Smorgasbord Blog Magazine – Carol Taylor’s – Culinary A – Z Rewind – ‘O’ for Oats, Offal, Octopus, Oranges and Oysters.

Welcome to a repeat of the series from Carol Taylor, the wonderful Culinary A – Z and a reminder, not only of the amazing variety of food we have available to us today from around the world, but delicious recipes to showcase them. Carol also introduces to cooking methods and kitchen equipment that assist in creating meals for all occasions.

Welcome once again to Carols Cooking Column and today in my culinary trawl we have the letter O.

Not as many culinary terms or fruits or vegetables beginning with O but I have a few for you, I hope you enjoy!


As children, in the winter months, my mum always started our day with a bowl of oats and when it is cold there is no better start to the day…Oats are whole grain, meaning the grain is intact and the kernel is composed of three distinct parts: the bran, endosperm, and germ. Because they are whole grain, they have more nutrients, including vitamins, minerals, and fibre, than other processed grains. Oats also have more soluble fibre than most grains, much of which is beta-glucan, thought to be beneficial for cholesterol.

Oats are naturally gluten-free, however, many oats get introduced to gluten-containing grains, like wheat, rye, barley, and spelt during farming, transportation, and storage. They become contaminated with gluten and therefore are no longer considered gluten-free. If you are looking for 100% gluten-free oats, they must be labeled, gluten-free, so don’t assume any oat is gluten-free.

As a child, my porridge was served with brown sugar or salt now it is served with all manner of toppings my favorite being a fruit compote or maple syrup (as) a treat…How do you like your oats?

Easy to make oats to top your yogurt or porridge.

Quick crunchy Oats

• 1 cup of uncooked oats
• 1/4 cup of brown sugar
• 3 tbsp butter
• 1 tsp cinnamon powder ( optional)

Let’s Bake!

  1. Mix all 3 ingredients together and bake in the oven at 350 degrees for 10 minutes stirring
  2. I love to add a bit of cinnamon
  3. Allow to cool and top your porridge or yogurt.

O’Brien Potatoes

A dish of pan-fried potatoes with red and green bell papers and onions said to originates in The US in the 1900s although no one can agree on which state and another pool of thought is that it was an Irish militant named William Smith O’Brien 1803-1864 who was the only person with that name who had an association with potatoes.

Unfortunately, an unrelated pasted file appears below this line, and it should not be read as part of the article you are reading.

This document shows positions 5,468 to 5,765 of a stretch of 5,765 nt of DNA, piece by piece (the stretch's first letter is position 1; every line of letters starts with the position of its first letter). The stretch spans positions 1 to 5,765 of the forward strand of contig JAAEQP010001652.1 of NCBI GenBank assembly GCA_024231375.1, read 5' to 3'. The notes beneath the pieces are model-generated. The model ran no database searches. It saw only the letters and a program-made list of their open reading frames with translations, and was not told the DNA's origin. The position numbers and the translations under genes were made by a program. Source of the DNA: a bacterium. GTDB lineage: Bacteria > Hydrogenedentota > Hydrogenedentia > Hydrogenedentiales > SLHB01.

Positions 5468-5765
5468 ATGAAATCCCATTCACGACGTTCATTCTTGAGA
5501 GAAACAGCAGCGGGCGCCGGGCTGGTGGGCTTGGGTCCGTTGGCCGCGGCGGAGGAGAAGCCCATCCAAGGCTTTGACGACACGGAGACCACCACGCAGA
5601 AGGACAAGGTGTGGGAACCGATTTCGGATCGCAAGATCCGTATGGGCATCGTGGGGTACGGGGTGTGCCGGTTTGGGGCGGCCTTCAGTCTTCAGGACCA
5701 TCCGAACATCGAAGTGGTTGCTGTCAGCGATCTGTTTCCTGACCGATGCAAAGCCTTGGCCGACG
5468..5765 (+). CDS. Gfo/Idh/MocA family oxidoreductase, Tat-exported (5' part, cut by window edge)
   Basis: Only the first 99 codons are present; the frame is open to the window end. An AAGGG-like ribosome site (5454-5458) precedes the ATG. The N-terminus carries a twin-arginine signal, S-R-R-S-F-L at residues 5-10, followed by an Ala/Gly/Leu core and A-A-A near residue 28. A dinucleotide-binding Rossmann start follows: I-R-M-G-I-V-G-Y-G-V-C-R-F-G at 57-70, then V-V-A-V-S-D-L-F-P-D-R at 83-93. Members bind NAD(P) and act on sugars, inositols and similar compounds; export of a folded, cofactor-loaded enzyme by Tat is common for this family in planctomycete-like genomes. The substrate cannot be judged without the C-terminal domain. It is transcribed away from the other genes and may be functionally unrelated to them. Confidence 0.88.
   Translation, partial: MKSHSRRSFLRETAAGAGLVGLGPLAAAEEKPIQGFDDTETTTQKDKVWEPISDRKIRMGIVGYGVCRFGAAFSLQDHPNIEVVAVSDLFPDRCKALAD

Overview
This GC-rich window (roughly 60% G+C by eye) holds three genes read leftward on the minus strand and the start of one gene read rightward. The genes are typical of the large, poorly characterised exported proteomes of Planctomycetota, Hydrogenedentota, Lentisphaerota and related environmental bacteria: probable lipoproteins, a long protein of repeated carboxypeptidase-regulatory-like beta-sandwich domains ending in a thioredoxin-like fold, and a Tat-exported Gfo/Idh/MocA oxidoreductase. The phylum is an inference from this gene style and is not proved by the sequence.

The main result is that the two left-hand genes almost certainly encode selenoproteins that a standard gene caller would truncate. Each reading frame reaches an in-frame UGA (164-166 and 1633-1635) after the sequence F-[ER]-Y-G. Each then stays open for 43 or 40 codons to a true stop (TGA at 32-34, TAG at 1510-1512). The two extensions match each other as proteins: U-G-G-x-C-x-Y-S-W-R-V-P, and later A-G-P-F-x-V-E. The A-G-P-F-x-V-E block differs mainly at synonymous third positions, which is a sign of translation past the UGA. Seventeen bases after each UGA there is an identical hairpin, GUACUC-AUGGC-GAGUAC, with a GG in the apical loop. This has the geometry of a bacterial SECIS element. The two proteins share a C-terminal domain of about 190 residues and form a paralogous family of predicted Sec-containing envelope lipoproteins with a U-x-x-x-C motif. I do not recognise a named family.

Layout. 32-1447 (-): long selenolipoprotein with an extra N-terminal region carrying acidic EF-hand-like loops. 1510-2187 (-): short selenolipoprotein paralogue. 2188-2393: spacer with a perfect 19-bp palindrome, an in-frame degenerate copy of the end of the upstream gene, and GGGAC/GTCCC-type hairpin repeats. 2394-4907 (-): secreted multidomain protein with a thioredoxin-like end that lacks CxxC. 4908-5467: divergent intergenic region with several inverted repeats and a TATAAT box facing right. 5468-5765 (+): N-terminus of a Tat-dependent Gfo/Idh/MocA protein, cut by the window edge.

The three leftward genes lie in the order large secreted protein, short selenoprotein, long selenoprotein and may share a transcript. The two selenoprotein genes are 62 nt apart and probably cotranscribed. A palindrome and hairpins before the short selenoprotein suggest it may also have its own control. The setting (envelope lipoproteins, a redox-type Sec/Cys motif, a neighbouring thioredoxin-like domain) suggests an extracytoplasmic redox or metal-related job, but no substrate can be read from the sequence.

Ocean Pout

Photo credit: Neil DeMaster on VisualHunt / CC BY-NC-ND

This is an eelpout found in the North West Atlantic ocean off the coast of New Zealand and eastern Canada…It has something like anti freeze in its blood, giving it the ability to survive in near-freezing waters. The ocean pout is an eel-like fish that grows in very cold waters of the North Atlantic. Said to have very sweet meat and few bones but it is not a popular commercial fish. This is partly because of its appearance and also due to parasitic outbreaks in the mid-twentieth century. Not a fish I have tried but often little known fish are very tasty…Below is a recipe I found for eelpout. Clifford A. Wright Recipes

Other names: Pout, Eelpout; Congo Eel; Muttonfish


The entrails and internal organs of an animal used as food….This description is often enough to put many people off eating offal…However, offal is very nutritious.

Liver, for instance is enormously healthy and full of an array of B vitamins, vitamin A, selenium and folate. I believe that liver, especially when it comes from wild venison, lamb, grass-fed beef and pasture raised chicken, is a superfood that is much more nutrient dense than even kale and spinach.

Chicken livers are popular here whereas when I lived in the UK it was lambs or pigs liver which was the most popular chicken livers were not so easily found…Spicy liver is one of our favourites but also here in Thailand every single part of the animal is eaten nose to tail and insides to outside…Most of which I admit I haven’t tried yet…here is one of my recipes: Chicken Liver red curry with green beans


Something I have yet to cook myself…I have watched many TV chefs cooking and preparing octopus and it is a frequent sight here but I have yet to cook one myself…To eat when cooked correctly it is a lovely thing but a bit like its smaller sister squid if badly cooked it is like trying to eat bicycle tires chewy and unpleasant.


Okra is a warm-season vegetable, also known as gumbo or ladies’ fingers. Popular in Asian cuisine it is used here to make thick spicy dips…It is also an ingredient of Gumbo and can be pickled…The only way I have eaten it is Fried dredged in egg and cornmeal and fried to a golden crisp just as they are or curried with some Indian spices…or Oven-roasted. It can be simply flavored with olive oil, salt, and pepper, or smothered with spices. Not my favorite vegetable of choice but it is a vegetable which has properties to improve digestion. Okra water is used as traditional therapy for diabetes.

Olives and Olive Oil

Olives a fruit that I never liked as a child but acquired the taste for as I grew older…Olive oil is a beautiful thing and when I am not using coconut oil for cooking I use olive oil and it most suited to Mediterranean type recipes as well…But be careful when you buy it as is the case with everything now some oils are a blend of many oils or so highly processed and are not classed as proper Olive oil….There are so many different dishes which are all better for the addition of a good olive oil. Healthwise it is classed as a superfood as it is so beneficial to our health.

One of my favorite tapas dishes is made with chorizo sausage…Chorizo cooked in olive oil makes a lovely little snack or tapas with some lovely bread to mop up the juices. Just take some sliced chorizo and cook it in Olive oil until it is browned and the lovely orange color from the chorizo leaks into the olive oil….Just beautiful and so easy to make at home.